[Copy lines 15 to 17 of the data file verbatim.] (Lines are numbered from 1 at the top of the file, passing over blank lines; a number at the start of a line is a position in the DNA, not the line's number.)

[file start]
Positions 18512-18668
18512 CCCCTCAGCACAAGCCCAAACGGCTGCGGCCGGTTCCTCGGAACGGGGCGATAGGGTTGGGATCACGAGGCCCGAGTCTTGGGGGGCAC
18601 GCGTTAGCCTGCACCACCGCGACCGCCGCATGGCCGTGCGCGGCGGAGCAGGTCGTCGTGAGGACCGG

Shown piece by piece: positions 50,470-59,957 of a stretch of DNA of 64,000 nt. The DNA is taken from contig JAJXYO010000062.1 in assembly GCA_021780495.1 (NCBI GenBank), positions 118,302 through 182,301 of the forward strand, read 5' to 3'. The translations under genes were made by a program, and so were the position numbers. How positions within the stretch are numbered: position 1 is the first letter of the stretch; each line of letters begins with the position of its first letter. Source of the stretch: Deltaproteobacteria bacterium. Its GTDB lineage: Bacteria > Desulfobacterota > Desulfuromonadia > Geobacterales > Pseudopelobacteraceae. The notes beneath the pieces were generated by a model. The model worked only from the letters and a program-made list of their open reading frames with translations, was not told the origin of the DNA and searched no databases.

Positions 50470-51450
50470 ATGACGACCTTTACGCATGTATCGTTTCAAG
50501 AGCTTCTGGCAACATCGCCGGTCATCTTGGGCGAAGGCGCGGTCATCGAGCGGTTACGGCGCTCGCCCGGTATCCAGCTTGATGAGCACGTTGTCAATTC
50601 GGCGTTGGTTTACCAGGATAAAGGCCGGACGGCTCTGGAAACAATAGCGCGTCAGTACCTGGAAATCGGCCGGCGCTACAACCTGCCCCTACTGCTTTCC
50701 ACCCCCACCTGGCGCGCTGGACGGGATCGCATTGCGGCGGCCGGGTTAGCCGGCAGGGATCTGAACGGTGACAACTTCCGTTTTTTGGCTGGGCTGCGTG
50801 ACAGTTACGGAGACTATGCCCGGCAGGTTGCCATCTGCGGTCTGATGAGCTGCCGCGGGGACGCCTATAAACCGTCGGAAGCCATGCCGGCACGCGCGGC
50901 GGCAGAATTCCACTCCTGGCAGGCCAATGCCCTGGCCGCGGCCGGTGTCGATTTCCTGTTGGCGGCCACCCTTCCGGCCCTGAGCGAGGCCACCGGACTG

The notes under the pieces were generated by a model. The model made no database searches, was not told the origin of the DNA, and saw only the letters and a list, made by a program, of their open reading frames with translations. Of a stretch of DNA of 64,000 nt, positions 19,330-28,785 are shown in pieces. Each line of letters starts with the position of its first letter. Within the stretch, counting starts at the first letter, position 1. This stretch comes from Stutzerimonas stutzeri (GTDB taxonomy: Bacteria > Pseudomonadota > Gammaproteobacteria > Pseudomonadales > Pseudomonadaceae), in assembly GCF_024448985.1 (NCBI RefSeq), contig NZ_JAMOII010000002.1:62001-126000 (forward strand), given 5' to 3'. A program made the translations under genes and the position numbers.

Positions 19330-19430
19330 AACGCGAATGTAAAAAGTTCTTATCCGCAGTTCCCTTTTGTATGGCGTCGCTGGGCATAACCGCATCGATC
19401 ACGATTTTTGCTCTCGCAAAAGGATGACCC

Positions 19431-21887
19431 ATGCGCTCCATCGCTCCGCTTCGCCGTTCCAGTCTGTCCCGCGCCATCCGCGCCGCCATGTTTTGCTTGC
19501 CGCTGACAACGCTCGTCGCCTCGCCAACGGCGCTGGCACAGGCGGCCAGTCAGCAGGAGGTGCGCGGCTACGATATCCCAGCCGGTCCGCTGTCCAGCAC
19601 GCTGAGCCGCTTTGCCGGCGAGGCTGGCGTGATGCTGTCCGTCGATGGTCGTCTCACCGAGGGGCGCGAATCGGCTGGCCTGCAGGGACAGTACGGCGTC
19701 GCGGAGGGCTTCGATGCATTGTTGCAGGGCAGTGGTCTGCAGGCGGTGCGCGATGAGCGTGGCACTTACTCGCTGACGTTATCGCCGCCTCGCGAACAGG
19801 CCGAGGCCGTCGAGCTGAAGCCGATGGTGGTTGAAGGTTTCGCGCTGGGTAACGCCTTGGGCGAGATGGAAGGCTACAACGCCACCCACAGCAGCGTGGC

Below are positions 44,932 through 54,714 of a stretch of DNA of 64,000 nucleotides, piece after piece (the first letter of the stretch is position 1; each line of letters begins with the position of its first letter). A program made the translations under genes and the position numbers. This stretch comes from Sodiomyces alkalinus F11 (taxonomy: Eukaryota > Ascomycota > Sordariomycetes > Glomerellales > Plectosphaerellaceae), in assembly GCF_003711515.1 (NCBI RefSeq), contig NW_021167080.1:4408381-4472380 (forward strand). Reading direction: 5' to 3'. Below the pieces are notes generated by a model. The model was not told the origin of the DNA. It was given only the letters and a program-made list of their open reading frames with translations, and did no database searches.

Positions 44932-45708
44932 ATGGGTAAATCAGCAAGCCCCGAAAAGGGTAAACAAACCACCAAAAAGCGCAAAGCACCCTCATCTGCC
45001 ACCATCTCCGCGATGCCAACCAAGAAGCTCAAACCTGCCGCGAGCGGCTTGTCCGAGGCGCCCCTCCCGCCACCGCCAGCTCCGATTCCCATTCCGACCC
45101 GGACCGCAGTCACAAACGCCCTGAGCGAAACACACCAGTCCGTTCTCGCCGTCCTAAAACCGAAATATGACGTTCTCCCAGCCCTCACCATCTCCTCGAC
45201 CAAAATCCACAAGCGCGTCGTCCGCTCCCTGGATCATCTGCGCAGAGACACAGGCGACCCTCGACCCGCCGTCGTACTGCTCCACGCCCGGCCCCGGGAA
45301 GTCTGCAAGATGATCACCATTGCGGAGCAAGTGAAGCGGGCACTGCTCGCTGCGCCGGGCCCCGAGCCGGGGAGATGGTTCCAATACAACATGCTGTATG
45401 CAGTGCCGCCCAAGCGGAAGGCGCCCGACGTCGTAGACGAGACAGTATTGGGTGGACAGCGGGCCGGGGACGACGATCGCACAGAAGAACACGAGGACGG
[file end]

19401 ACGATTTTTGCTCTCGCAAAAGGATGACCC

Positions 19431-21887
19431 ATGCGCTCCATCGCTCCGCTTCGCCGTTCCAGTCTGTCCCGCGCCATCCGCGCCGCCATGTTTTGCTTGC